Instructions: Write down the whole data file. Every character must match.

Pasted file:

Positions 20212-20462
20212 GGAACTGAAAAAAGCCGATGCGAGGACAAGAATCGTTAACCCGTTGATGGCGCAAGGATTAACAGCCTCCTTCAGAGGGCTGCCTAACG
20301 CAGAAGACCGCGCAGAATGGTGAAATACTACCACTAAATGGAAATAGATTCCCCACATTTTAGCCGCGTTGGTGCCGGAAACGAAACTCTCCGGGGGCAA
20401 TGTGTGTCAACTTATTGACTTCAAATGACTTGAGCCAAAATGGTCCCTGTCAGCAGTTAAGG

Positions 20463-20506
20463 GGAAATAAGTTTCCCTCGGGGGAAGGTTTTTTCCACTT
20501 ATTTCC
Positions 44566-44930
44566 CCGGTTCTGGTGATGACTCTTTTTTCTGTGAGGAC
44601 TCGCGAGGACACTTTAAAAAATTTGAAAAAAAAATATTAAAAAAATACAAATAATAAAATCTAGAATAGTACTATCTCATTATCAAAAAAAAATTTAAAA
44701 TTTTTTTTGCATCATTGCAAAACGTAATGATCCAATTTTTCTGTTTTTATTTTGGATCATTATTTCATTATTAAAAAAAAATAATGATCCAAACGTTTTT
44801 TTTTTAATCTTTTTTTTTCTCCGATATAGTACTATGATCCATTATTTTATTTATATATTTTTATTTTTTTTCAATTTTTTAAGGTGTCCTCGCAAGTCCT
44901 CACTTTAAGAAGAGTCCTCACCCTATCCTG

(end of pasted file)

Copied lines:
Positions 20212-20462
20212 GGAACTGAAAAAAGCCGATGCGAGGACAAGAATCGTTAACCCGTTGATGGCGCAAGGATTAACAGCCTCCTTCAGAGGGCTGCCTAACG
20301 CAGAAGACCGCGCAGAATGGTGAAATACTACCACTAAATGGAAATAGATTCCCCACATTTTAGCCGCGTTGGTGCCGGAAACGAAACTCTCCGGGGGCAA
20401 TGTGTGTCAACTTATTGACTTCAAATGACTTGAGCCAAAATGGTCCCTGTCAGCAGTTAAGG

Positions 20463-20506
20463 GGAAATAAGTTTCCCTCGGGGGAAGGTTTTTTCCACTT
20501 ATTTCC
Positions 44566-44930
44566 CCGGTTCTGGTGATGACTCTTTTTTCTGTGAGGAC
44601 TCGCGAGGACACTTTAAAAAATTTGAAAAAAAAATATTAAAAAAATACAAATAATAAAATCTAGAATAGTACTATCTCATTATCAAAAAAAAATTTAAAA
44701 TTTTTTTTGCATCATTGCAAAACGTAATGATCCAATTTTTCTGTTTTTATTTTGGATCATTATTTCATTATTAAAAAAAAATAATGATCCAAACGTTTTT
44801 TTTTTAATCTTTTTTTTTCTCCGATATAGTACTATGATCCATTATTTTATTTATATATTTTTATTTTTTTTCAATTTTTTAAGGTGTCCTCGCAAGTCCT
44901 CACTTTAAGAAGAGTCCTCACCCTATCCTG